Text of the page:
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Binaki

Binaki
Binaki (sweet tamales) in the Philippines 2.jpg
Binaki (sweet tamales) in the Philippines.jpg
Bukidnon binaki
Alternative namesPintos
CourseDessert, Snack
Place of originPhilippines
Region or stateBukidnon, Northern Mindanao;
Bogo, Northern Cebu
Serving temperatureWarm, room temperature
Main ingredientsCornmeal, milk, butter, sugar, baking powder,
VariationsBiyaki

Binaki (IPA: [ˈbɪ.nɑ.kiʔ]) or pintos is a type of steamed corn sweet tamales from two regions in the PhilippinesBukidnon and Bogo, Cebu. They are distinctively wrapped in corn husks and are commonly sold as pasalubong and street food in Northern Mindanao and Cebu. It is sometimes anglicized as "steamed corn cakes".

Description

Binaki and pintos are sweet variants of Philippine tamales without fillings. They arose independently in Bukidnon and Bogo. Both are traditionally wrapped in corn husks, but can usually be distinguished from each other by the method of wrapping. Binaki has a longer and narrower wrapping, while pintos is shorter and rectangular with additional cross-wise ties. Both the names binaki and pintos literally mean "wrapped [in a pouch]"; from Cebuano bakibaki ("[pouch made of leaves] shaped like a frog"), and a contracted form of pinutos ("wrapped"), respectively.[1][2][3]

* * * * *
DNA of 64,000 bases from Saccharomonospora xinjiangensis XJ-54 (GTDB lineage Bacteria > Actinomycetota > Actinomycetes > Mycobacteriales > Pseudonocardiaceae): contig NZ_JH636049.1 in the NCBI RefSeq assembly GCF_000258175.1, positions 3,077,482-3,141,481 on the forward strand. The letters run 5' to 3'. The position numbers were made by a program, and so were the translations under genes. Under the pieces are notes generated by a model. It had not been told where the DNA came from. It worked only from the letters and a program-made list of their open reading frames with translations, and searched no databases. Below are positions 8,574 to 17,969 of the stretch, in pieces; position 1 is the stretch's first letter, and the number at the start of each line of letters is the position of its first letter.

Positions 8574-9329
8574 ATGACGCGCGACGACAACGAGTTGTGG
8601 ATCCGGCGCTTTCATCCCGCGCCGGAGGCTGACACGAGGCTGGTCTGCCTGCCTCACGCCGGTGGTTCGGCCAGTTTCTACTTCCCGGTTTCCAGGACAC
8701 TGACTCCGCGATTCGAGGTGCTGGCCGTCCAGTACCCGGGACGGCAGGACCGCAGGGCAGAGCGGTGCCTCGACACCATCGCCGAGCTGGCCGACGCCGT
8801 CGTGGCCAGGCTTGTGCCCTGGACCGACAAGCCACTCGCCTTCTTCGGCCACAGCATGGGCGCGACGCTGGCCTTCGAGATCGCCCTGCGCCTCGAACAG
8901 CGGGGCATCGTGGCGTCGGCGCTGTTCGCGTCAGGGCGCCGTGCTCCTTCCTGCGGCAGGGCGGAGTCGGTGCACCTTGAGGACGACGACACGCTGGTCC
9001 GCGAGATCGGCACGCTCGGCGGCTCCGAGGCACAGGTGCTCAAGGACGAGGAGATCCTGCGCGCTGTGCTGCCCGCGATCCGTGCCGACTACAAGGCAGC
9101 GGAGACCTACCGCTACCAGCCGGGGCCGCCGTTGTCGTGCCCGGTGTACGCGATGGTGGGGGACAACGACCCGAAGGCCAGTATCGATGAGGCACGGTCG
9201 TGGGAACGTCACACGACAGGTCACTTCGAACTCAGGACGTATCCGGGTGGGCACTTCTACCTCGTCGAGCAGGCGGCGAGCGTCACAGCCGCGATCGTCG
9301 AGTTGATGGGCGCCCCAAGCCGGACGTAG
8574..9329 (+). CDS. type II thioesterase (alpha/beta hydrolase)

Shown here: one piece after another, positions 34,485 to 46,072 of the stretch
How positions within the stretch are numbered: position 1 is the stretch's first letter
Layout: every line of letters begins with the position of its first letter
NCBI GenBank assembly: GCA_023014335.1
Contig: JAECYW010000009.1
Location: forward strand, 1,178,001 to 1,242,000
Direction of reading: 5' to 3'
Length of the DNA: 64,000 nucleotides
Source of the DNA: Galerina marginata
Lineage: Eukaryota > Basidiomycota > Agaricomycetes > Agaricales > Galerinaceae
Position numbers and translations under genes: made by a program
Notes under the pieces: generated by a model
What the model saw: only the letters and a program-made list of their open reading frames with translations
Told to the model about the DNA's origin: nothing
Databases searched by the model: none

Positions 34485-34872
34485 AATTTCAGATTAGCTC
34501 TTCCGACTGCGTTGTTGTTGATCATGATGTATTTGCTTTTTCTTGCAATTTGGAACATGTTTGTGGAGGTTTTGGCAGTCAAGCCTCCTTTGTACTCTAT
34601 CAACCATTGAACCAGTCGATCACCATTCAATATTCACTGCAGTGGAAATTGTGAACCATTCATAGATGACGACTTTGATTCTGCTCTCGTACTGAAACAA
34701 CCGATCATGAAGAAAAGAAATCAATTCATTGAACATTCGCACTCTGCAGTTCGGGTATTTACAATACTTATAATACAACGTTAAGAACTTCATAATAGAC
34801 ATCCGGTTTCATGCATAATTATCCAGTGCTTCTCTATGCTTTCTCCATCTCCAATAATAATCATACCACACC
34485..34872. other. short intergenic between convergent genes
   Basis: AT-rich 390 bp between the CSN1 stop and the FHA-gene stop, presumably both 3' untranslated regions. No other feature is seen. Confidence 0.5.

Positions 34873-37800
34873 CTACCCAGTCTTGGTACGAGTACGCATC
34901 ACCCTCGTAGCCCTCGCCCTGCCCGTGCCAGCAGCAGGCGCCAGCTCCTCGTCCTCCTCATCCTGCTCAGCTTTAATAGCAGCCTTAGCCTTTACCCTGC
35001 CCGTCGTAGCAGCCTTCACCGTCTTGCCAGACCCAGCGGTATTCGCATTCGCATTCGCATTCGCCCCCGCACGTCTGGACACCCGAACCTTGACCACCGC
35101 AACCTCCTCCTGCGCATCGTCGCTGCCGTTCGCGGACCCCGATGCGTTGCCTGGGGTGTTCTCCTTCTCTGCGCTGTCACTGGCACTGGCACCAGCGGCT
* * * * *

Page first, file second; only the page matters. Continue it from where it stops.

Alternatively, binaki derives from the Spanish ”ven aquí” (“come here”) and pintos means "speckled" in the same language, suggesting an origin from the raisin-studded tamales de azúcar and tamales de dulce from Central America and Mexico. However, binaki and pintos are closer to the South American humita and Central American tamal de elote.

Binaki and pintos are prepared identically. They are made by scraping young corn ears on a grater. The resulting coarse cornmeal is then mixed with milk, butter (or margarine), baking powder, and white or brown sugar. In lieu of milk and sugar, condensed milk may sometimes be used. Cheese may also be added. The mixture is then scooped and wrapped in corn husk before being steamed until firm.[4][5][6]

Variants

A variant among the Maranao people derived from the Bukidnon binaki is biyaki. However, it has diverged greatly and is generally considered a separate dish. It uses grated cassava primarily, with only bits of grated young corn kernels mixed in. It is sold wrapped in banana leaves like suman, although it can also be wrapped in corn husk.[7][8]

See also

References

  1. ^ "Baki". Binisaya – Cebuano Dictionary and Thesaurus. Binisaya.com. Retrieved 8 September 2016.
  2. ^ "Pintos (Cebuano Sweet Tamales)". Inato Lang. Retrieved 8 September 2016.
  3. ^ "Binaki the Corn Cake from Cagayan de Oro City". AdventuringFoodie. Retrieved 8 September 2016.
  4. ^ "Binaki Recipe". Panlasang Pinoy Recipes. Retrieved 8 September 2016.
  5. ^ "Binaki". Hapagkainan. Retrieved 8 September 2016.
  6. ^ "Pintos and Budbod Kabog: Best of North Cebu Pasalubong". Penfires. Retrieved 8 September 2016.
  7. ^ "Biyaki". Philippine Food Illustrated. Retrieved 3 January 2019.
  8. ^ "Mga Sangkap ng Bawat Uri ng Minatamis na Pagkain". Maranao Foods/Menu. Retrieved 3 January 2019.

External links